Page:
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COMPARATIVE TEXUAL ANALYSIS - Essay Example

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Name Instructor Course Date Compare/Contrast of Mother Tongue and the Misery of Silence In the story, Mother Tongue, Amy Tan gives a description of the relationship between her and her mother who cannot speak fluent English because it is not her first language and does not understand it quite well…
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COMPARATIVE TEXUAL ANALYSIS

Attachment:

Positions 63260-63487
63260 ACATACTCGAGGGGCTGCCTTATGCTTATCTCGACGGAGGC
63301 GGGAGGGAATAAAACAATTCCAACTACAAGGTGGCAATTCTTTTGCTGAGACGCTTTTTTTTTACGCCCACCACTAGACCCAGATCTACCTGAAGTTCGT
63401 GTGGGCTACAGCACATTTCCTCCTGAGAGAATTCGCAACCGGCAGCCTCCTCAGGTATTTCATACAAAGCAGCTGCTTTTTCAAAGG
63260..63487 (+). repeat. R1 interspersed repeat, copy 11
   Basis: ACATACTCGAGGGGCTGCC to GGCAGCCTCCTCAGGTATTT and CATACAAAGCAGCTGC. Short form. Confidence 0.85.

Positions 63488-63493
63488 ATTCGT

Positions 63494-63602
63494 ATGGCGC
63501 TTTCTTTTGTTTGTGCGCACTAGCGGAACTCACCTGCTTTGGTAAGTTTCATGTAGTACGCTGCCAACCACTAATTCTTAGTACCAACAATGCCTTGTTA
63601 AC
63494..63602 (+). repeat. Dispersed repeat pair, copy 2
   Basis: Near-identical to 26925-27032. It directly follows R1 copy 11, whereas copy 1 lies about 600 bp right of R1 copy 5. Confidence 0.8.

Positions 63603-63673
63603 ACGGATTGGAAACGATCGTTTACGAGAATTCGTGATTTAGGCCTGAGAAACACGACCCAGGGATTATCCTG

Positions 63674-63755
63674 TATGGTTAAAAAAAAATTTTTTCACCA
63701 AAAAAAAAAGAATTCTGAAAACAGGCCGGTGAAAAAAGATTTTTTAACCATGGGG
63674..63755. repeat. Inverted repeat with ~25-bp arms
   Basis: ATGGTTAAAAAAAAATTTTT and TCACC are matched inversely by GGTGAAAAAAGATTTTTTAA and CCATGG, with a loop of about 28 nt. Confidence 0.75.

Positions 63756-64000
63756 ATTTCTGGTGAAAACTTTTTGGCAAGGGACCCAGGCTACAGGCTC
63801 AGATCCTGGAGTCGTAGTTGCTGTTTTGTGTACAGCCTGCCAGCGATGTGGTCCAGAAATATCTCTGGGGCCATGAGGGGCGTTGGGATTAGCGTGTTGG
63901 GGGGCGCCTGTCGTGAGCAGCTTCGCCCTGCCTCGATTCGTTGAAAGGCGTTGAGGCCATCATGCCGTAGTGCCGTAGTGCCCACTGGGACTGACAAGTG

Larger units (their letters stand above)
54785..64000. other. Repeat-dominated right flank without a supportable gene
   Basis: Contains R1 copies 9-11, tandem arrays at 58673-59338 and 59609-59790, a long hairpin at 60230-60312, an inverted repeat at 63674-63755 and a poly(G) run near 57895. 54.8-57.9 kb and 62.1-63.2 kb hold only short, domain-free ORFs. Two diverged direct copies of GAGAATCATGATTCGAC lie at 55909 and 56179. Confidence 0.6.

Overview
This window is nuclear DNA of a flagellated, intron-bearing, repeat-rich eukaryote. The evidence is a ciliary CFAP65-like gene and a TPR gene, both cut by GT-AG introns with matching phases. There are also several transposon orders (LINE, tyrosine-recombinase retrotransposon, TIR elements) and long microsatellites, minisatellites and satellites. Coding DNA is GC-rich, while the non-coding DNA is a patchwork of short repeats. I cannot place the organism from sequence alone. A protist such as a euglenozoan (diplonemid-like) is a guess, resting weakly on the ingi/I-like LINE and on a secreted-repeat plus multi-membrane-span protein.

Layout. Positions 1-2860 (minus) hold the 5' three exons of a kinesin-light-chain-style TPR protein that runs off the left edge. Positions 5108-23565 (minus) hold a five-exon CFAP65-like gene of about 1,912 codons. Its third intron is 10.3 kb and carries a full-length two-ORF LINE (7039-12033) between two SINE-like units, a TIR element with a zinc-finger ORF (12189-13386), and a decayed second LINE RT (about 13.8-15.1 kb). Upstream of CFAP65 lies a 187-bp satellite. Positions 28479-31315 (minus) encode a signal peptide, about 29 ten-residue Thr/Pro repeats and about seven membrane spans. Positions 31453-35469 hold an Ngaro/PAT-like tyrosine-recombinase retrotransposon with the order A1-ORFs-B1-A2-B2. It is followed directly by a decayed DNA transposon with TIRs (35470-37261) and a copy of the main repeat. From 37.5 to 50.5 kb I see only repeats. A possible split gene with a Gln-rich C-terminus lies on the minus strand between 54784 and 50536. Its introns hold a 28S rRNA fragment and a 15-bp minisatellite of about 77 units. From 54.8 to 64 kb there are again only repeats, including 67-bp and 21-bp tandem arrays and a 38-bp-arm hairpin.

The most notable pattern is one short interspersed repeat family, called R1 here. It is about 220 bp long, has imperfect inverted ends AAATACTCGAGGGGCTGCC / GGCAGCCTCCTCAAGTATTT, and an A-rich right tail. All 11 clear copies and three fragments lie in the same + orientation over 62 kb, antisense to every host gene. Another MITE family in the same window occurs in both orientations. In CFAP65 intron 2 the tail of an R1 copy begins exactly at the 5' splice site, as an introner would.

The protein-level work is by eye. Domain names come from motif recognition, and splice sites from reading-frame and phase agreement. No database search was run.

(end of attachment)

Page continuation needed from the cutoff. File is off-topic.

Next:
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Download file to see previous pages This paper compares and contrasts Mother Tongue by Amy Tan and The Misery of Silence by Maxine Kingston in terms of techniques and the use of stylistic devices that include repetition, humor, personification, irony, back shadowing, storytelling, description, metaphors, setting and objectification. Amy Tan has used many rhetorical devices to emphasize the main theme of her story, which are cultural differences. First she uses repetition and this can be seen where she says, “And I use them all- all the Englishes I grew up with…Recently, I was made keenly aware of the different Englishes I do use" (Tan 78). This emphasizes the point that the English used by her mother and the English used by the locals are different ones. This shows the cultural differences between immigrants and the locals. Direct speech, sincere tone, The other rhetorical device is personification. This is clearly seen in the phrase, “the intersection of memory upon imagination” (Tan 79). This again emphasizes the different English she speaks, one that is native and the other broken, as used by her mother. Amy Tan also uses anecdotes, such as “At this point in the story” (from paragraph five and on) (Tan 77). This is used to pull the attention of the reader and maintain it as she explains the difference of the effects of the languages she is exposed to. Both Mother Tongue by Amy Tan and The Misery of Silence by Maxine Kingston have used humor that comes through language. In Mother Tongue, Amy Tan’s mother speaks in broken English because she does not understand the whole English language because she is an immigrant. Tan’s mother speaks freely because she thinks that her English is good. However, when she realizes that her English is not good she lets her daughter do the talking on the phone instead of her. This is humorous. The Misery of Silence presents Maxine’s difficulty in speaking English when she moved to America. In the first three years in America, she did not speak at all. The humor is clearly brought out when Maxine and her sister recited the lesson in front of the class. They recited as if they wanted to cry but went on until they finished the recitation (Kingston 209). Maxine Kingston also uses several rhetorical devices. First, Kingston has used back shadowing. For example, this is seen where she starts the narration and she says, “When I went to kindergarten and had to speak English for the first time, I became silent” (Kingston 208). This helps her to narrate her story and help the reader understand the experiences she encountered when she was a child. The back-shadowing helps the audience identify with the experiences that she passed through. Maxine also uses objectification where she says, “My silence was thickest - total - during the three years that I covered my school paintings with black paint” (Kingston 209). She objectifies the silence to make the audience feel the strength that the silence had and its extent. Maxine also uses direct speech in the story. This is seen where she includes her father’s response to the pictures, by saying, “The parents and teachers of criminals were executed”, said my father. This shows the extent to which she was problematic both to teachers and to parents. Maxine has also used a simile where she says, “was a tie-tac-toe mark, like barbed wire, on the map” (Kingston 209). This is meant to emphasize the fact that the Japanese kids were arrogant. In mother tongue, Amy Tan ...Download file to see next pagesRead More
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